How to dim lights based on the ambient light intensity

Written by Joep on
How to dim lights based on the ambient light intensity

In this blog, I explain how to automatically switch lights on and off based on the ambient light intensity in an occupied room.

The standard behavior of motion sensors is that they only trigger an event when somebody is entering the room. In this blog I show you how to turn on the lights when the room is already occupied and the light conditions change.

To achieve this you can trigger a scene based on the change in light intensity instead of motion like:

  1. Trigger based on the amount of light (Lux);
  2. When the amount of light reaches a certain value you check if there is movement in the room.

With this way of working, it is important to check whether the lights are already turned on by hand. For example, you are reading a book and switched the lights on at 100%. If you’re scene doesn’t check if the light is already turned on the scene you have created dims the intensivity back to the value you programmed.

occupancy01.webp Photo by Encal Media on Unsplash

To easily create this scenario with the Home Center 3, I’ll show you a simple block scene that you can use. If you own a Homey Pro I also show you how to make an Advanced Flow!


  1. Switch on the lights on a certain dim level when it gets dark;
  2. Only dim the lighs when they are turned off when the scene is triggered;
  3. Run the scene only when there is already motion detected in the room;
  4. Leave the lights on as long as the room is occupied;
  5. Switch the lights off if the ambient light is 10% above the ambient light value that is set for switching on the lights.

To create these scenes you need a motion sensor that also measures the light intensity (Lux). You are lucky because most Z-Wave and Zigbee sensors support this!

What is the best Z-wave or Zigbee motion sensor for HC3 or Homey Pro?

For the Home Center 3, a Z-Wave motion sensor works best. For example, the FIBARO Motion Sensor (FGMS-001) is a great choice. In this blog I also show you how to create the scene with a Homey Advanced Flow. With the Homey I use a Zigbee motion sensor, such as the Aqara FP1 (This sensor also works on the HC3 from firmware 5.150).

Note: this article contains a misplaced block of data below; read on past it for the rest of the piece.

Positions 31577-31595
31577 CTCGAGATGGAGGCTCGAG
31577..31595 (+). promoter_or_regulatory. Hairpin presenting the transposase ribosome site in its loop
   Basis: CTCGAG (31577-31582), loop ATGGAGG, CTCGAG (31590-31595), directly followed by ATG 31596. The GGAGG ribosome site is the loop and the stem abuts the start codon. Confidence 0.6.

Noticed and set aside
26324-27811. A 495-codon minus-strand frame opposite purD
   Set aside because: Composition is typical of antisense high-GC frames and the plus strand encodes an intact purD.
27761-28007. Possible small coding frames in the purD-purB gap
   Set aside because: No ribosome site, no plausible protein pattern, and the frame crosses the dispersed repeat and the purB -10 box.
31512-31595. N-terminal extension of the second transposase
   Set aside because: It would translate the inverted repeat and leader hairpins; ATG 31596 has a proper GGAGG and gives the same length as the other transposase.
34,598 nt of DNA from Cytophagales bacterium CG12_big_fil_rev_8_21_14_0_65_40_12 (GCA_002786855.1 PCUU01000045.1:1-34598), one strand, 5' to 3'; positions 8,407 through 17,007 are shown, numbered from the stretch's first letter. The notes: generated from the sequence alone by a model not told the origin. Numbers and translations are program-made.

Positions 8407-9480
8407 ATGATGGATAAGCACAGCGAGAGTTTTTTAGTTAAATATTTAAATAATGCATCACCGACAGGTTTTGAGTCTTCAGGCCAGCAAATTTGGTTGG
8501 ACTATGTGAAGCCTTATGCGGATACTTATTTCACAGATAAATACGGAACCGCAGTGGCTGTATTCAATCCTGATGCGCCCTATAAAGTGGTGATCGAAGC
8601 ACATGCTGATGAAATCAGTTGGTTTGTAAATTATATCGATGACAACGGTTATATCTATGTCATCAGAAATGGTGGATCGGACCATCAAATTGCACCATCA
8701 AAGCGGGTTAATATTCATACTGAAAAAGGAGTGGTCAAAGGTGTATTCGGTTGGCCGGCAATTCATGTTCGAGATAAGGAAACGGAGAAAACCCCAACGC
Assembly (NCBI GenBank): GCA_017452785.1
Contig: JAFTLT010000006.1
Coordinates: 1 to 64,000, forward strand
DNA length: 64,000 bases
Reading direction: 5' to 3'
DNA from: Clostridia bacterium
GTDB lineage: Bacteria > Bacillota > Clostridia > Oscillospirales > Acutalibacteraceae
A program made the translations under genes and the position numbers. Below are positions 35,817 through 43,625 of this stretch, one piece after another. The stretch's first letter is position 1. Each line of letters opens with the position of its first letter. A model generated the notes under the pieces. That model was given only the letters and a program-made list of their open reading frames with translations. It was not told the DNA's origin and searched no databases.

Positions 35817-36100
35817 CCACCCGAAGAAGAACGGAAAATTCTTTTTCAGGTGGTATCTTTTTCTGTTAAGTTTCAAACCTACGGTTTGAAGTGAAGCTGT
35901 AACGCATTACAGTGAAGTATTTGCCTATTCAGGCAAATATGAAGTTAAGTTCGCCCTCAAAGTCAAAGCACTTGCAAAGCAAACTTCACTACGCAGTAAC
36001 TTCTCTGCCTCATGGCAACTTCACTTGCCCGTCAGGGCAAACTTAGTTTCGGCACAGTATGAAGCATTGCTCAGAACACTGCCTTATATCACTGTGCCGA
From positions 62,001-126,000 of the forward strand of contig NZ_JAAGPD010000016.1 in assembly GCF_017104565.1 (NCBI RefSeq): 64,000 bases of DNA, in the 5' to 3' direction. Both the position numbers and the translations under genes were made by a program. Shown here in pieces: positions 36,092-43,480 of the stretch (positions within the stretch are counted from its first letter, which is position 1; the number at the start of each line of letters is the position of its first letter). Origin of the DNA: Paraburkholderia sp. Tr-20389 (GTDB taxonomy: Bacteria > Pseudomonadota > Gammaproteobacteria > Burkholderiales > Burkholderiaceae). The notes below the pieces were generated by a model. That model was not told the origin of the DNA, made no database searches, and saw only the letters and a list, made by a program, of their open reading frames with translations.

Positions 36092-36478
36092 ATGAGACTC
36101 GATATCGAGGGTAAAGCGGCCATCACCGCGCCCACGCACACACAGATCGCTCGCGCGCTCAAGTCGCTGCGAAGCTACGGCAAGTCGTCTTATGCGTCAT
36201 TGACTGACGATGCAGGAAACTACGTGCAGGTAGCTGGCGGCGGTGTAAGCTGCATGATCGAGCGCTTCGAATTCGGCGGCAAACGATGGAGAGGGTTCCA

Home Center 3 scene example

With the FIBARO Home Center 3 you can make a block scene like the example below:


This scene does the following:

  • The light sensor with id 101 triggers the scene if the value becomes less then 30 Lux;
  • This happens only when the motion sensor with id 102 registers movement;
  • And the table bulb with id 110 is not turned on at that moment.

Note the Use as trigger check mark! This is only checked on the light sensor block. As a result, the scene is triggered by the change in Lux value instead of whether someone is walking into the room.

If you want to make this scene in Lua, it looks like this:

DECLARATIONS (Conditions/Triggers)

  conditions = { {
      id = 101,
      isTrigger = true,
      operator = "<",
      property = "value",
      type = "device",
      value = 30
    }, {
      id = 102,
      isTrigger = false,
      operator = "==",
      property = "value",
      type = "device",
      value = true
    }, {
      id = 110,
      isTrigger = false,
      operator = "==",
      property = "state",
      type = "device",
      value = false
    } },
  operator = "all"

ACTIONS, 'setValue', 25)

To turn off the lights when the light sensor detects enough ambient light, you make the same scene, but with inverted values:


Make sure that you now check that the motion sensor must be in safe mode and the light above the table is turned on.

Homey Pro scene example

If you own a Homey Pro (or Bridge with a premium subscription), you can also create this scene with a simple Advanced Flow. If you don’t have access to Advanced Flows, you can also make this scene with two normal Flows such as the two HC3 block scenes above.


In this example with the Homey Pro I use one Aqara FP1 motion sensor and an IKEA TRÅDFRI dimmable light bulb. This is a Zigbee bulb with an E27 fitting that fits in the usual luminaires.

The Advanced Flow I created looks like this:


You can easily use multiple When triggers. As a result, the flows for both switching the lights on and off can be programmed into one Homey Advanced Flow.

Credits: Title Photo by Spacejoy on Unsplash



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